September 30, 2013 § 1 Comment
We wanted to take off one last time before we would have to relinquish our passports for our DRC travel visa applications. Palm Springs proved to be the perfect 5-day getaway, just a short 3.5 hour flight from Edmonton: Guaranteed good shopping (vintage shops and outlet malls,) sunshine (sunny 300+ days a year) and 100 degree temperatures in September.
The resort city is an oasis of palms situated in the Sonoran Desert of California. Early spanish explorers referred to the area as “the palm of God’s hand”. Charming analogy.
I’m intrigued at how resilient these palm trees as well as other desert vegetation are to the drought-like conditions of the area. Things grow–and thrive–in these conditions!
The Palm Springs Aerial Tramway offered elevated views of the valley from 8500 feet above the desert floor. The rock face up the mountainside was painted in God’s own graffiti with a spectrum of colourful lichen.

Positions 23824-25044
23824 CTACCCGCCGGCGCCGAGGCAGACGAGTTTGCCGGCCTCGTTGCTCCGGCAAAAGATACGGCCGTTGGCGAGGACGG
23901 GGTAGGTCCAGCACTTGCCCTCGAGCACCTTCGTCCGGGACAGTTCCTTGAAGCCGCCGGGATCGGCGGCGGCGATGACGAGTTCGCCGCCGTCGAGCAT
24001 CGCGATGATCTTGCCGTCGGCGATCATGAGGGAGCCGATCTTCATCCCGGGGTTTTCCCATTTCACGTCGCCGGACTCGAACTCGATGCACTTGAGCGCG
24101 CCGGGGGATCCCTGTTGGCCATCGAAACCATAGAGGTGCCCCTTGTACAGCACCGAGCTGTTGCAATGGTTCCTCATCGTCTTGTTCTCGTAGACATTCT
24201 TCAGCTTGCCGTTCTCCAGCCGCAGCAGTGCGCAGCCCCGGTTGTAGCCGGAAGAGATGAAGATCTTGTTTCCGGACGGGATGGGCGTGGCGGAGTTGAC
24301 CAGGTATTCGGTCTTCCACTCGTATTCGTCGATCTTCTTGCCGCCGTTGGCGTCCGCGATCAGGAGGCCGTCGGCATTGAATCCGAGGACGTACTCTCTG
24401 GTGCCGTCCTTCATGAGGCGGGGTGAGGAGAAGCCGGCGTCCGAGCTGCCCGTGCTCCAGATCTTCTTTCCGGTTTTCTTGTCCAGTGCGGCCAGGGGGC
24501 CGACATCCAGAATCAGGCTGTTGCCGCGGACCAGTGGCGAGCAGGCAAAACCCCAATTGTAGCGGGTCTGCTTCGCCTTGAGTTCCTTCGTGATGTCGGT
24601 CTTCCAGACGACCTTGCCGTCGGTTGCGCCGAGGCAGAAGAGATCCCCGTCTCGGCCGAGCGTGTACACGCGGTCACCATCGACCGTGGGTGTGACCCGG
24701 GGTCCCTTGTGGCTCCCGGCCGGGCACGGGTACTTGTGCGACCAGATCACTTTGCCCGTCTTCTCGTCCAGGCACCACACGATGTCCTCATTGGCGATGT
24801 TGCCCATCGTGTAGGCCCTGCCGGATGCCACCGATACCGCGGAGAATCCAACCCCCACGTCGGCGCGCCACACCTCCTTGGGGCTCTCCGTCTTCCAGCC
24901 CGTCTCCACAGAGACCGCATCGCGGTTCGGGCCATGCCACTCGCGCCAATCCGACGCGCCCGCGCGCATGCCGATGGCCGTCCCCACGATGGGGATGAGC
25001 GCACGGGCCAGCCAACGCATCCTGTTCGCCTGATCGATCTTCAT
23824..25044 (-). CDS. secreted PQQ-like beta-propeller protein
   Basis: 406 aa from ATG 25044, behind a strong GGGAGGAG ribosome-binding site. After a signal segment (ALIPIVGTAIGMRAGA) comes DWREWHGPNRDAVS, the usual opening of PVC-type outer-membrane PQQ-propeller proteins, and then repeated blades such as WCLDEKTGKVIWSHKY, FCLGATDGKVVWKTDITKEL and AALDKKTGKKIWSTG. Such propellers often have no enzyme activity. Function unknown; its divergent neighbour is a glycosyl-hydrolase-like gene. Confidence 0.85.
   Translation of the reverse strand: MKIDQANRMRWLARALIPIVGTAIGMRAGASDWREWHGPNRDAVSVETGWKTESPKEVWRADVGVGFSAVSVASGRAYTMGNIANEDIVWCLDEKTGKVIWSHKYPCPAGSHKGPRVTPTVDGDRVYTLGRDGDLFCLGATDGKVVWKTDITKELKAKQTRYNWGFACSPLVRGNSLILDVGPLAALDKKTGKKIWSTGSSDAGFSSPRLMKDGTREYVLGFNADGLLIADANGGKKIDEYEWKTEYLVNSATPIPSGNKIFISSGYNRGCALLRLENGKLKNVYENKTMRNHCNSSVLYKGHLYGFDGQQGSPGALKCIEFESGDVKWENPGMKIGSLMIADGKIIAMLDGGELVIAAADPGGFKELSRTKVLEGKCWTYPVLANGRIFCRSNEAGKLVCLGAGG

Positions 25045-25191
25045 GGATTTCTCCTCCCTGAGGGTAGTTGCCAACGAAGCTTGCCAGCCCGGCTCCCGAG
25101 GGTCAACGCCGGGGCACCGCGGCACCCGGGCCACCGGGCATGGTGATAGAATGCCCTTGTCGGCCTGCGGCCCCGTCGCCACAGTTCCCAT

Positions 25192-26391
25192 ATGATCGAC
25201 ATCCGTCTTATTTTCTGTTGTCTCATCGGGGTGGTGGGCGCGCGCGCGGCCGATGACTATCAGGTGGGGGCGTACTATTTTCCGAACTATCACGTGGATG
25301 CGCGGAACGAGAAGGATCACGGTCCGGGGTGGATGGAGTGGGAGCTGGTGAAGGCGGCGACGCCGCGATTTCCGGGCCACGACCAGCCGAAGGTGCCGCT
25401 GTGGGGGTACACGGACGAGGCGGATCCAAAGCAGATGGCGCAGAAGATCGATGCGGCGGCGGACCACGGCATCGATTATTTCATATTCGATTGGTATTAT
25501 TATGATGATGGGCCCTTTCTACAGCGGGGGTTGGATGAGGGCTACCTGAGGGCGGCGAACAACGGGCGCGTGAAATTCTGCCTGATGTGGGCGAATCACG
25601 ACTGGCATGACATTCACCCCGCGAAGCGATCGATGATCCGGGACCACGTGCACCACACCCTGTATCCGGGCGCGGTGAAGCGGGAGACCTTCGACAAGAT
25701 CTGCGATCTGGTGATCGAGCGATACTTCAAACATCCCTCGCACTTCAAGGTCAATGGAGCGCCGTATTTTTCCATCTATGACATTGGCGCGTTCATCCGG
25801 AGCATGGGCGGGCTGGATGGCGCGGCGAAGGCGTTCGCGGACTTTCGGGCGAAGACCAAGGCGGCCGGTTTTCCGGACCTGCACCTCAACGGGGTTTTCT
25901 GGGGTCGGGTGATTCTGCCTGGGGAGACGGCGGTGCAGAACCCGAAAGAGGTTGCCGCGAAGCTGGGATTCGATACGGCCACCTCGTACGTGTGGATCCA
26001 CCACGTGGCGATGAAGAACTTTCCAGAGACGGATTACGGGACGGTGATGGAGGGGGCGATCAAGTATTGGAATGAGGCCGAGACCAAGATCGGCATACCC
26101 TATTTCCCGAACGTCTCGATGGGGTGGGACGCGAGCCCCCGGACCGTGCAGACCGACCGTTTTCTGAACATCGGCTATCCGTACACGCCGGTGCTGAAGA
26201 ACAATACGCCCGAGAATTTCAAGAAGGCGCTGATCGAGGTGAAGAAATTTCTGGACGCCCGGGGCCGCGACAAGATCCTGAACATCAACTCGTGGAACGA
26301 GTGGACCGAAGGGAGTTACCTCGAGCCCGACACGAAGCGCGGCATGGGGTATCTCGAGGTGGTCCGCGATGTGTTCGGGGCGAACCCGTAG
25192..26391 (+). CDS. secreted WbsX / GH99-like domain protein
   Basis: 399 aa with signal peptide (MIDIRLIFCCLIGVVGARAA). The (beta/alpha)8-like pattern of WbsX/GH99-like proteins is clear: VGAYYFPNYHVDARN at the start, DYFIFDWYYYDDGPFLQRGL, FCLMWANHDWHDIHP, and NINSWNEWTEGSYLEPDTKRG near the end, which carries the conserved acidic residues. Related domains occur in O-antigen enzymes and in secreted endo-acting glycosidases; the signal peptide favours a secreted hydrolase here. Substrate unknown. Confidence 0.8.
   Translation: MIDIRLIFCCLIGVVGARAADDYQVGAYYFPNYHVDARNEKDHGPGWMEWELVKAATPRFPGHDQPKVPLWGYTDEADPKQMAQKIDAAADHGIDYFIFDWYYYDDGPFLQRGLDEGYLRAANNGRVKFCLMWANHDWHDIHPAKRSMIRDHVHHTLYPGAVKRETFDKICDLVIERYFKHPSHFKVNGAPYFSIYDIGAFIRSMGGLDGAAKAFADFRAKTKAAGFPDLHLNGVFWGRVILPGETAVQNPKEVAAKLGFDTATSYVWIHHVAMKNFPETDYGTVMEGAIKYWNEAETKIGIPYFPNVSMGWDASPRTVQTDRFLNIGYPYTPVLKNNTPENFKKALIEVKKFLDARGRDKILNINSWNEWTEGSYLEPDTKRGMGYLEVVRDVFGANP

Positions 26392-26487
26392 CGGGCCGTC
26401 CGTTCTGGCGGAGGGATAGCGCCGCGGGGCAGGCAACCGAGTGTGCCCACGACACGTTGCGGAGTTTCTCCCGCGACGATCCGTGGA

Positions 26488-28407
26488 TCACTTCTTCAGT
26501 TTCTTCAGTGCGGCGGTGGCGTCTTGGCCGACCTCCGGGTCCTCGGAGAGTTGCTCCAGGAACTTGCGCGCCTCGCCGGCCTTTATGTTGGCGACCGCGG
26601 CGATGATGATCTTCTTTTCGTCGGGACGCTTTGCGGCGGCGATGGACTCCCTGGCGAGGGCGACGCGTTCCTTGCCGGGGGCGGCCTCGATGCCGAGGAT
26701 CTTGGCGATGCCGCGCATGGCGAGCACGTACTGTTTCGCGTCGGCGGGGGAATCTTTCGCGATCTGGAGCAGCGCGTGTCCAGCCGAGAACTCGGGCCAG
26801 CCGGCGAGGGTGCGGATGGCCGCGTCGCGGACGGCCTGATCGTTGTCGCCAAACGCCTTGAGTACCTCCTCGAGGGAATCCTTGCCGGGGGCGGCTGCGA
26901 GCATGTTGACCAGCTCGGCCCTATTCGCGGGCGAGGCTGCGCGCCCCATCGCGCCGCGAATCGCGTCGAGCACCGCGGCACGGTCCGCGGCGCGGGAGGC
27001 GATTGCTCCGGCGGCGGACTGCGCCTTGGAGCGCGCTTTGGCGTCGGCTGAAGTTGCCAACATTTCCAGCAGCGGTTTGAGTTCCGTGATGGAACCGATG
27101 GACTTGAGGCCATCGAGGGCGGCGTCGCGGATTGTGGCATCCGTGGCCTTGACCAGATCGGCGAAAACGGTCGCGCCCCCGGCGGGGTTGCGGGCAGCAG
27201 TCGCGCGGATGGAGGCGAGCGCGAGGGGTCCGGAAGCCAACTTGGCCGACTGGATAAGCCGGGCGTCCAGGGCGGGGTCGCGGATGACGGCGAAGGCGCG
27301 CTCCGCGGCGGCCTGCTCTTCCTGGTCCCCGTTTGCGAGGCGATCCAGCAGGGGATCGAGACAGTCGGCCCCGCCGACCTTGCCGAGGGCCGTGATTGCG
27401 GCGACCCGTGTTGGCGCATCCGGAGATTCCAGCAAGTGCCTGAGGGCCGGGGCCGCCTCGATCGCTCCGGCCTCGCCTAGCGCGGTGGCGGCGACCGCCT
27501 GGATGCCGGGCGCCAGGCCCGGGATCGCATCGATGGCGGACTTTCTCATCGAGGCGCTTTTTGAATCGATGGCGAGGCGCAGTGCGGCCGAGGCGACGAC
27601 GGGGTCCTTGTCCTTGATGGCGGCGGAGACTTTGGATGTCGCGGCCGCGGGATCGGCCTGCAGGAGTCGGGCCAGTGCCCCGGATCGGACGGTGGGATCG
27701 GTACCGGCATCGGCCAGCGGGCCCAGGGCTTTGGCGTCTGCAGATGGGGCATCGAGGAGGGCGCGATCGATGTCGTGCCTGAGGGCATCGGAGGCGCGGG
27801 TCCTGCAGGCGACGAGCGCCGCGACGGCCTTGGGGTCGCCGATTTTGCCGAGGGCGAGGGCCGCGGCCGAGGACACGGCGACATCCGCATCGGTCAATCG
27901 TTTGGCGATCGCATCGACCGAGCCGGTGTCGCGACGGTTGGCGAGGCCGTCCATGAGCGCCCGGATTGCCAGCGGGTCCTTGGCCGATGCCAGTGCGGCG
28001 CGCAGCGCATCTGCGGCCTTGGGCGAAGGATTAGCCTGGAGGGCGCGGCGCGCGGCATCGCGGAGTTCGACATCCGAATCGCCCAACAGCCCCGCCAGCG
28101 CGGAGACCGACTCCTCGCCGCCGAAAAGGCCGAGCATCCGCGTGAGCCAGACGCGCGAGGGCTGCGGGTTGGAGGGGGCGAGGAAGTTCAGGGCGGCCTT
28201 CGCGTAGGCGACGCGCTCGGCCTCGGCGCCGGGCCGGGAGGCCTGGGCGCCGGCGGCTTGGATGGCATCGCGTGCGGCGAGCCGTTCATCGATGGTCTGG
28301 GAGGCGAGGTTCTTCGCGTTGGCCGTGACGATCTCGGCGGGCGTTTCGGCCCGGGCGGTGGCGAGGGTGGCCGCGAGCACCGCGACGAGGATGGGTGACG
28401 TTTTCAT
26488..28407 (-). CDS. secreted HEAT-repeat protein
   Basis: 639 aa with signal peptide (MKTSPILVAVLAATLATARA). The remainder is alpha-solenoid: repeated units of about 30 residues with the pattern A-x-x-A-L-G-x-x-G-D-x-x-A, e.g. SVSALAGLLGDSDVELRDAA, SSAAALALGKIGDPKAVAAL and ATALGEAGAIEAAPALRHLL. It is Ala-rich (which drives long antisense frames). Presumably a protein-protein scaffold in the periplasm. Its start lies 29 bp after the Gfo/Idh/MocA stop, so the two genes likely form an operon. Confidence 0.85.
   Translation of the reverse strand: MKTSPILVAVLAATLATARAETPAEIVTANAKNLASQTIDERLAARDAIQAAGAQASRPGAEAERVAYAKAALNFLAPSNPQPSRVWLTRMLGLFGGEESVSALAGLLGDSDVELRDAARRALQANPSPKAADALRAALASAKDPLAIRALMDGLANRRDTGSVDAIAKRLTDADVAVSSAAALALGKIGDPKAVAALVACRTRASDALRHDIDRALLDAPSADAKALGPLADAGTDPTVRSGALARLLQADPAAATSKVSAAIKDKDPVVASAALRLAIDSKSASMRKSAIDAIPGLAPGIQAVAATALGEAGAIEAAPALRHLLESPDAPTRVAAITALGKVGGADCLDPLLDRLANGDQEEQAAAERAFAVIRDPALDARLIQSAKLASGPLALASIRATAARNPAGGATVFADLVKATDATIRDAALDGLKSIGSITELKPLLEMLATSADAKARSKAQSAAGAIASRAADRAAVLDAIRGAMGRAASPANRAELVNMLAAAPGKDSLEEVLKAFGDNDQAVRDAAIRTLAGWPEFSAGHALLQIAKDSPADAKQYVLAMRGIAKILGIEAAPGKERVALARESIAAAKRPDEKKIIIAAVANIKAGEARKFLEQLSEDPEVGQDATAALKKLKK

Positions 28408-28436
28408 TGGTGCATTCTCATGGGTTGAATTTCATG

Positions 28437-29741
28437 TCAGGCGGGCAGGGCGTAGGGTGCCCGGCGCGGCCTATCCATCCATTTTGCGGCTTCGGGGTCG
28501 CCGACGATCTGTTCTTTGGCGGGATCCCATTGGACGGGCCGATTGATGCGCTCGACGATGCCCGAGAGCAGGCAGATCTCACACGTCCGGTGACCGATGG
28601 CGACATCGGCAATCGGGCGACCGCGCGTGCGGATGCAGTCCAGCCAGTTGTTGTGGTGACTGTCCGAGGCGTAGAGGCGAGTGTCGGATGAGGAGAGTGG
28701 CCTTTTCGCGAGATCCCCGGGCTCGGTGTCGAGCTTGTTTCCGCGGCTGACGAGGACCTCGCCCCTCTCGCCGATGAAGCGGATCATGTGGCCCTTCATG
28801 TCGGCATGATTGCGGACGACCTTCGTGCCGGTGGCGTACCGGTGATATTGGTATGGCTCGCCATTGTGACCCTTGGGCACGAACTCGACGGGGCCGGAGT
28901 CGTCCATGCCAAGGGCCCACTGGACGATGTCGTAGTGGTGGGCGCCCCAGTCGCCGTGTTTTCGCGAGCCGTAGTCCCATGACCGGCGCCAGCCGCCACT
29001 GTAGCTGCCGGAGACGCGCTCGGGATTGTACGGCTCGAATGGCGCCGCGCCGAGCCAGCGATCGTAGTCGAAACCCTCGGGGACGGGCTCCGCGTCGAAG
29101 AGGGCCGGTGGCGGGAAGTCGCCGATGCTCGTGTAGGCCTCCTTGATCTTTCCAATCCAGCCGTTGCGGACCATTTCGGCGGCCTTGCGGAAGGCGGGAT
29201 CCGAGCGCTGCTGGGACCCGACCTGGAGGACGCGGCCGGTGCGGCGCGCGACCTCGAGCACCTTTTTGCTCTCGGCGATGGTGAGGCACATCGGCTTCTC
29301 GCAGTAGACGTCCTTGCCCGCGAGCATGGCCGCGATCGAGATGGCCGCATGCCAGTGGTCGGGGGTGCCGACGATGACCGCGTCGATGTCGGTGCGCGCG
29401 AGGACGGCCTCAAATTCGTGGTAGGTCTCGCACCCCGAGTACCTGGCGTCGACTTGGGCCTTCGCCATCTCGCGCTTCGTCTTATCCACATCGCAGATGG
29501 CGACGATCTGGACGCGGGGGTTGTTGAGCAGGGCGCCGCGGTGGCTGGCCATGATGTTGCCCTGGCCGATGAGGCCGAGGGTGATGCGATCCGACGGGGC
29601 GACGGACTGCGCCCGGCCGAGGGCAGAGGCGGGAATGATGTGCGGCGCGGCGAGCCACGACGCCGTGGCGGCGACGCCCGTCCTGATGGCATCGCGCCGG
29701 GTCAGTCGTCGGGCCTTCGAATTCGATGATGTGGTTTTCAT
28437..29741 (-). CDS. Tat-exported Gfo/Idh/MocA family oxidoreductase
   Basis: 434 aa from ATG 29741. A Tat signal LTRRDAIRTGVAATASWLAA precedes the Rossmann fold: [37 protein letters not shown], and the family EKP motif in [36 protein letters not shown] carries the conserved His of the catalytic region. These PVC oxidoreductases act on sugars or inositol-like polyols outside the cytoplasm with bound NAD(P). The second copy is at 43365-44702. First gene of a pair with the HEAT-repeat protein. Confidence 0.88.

During this adoption process I’ve been reading a daily devotional called “Streams in the Desert“. I’d recommend it for anyone going through tough times or for those who just want to dig their roots in deeper. The devotional draws out strength from scripture, is adorned with beautiful prose, and provides “water” to a weary soul with its graceful and encouraging entries.
Coincidently, tomorrows reading is about the yellow lichen…“It is a remarkable occurrence of nature that the most brilliant colors of plants are found on the highest mountains, in places that are the most exposed to the fiercest weather. The brightest lichens and mosses, as well as the most beautiful wildflowers, abound high upon the windswept, storm-ravaged peaks…which shone in the sunshine like a golden wall protecting an enchanted castle. Amid the loneliness and bareness of that high altitude and exposed to the fiercest winds of the sky, the lichen exhibited glorious color it has never displayed in the shelter of the valley…”
Poolside bliss, sunnies and frozen coffees aside, Palm Springs was all we had hoped for and more. It was metaphorically a stream in the desert just when we needed recharging for the next leg in our journey. Let it begin!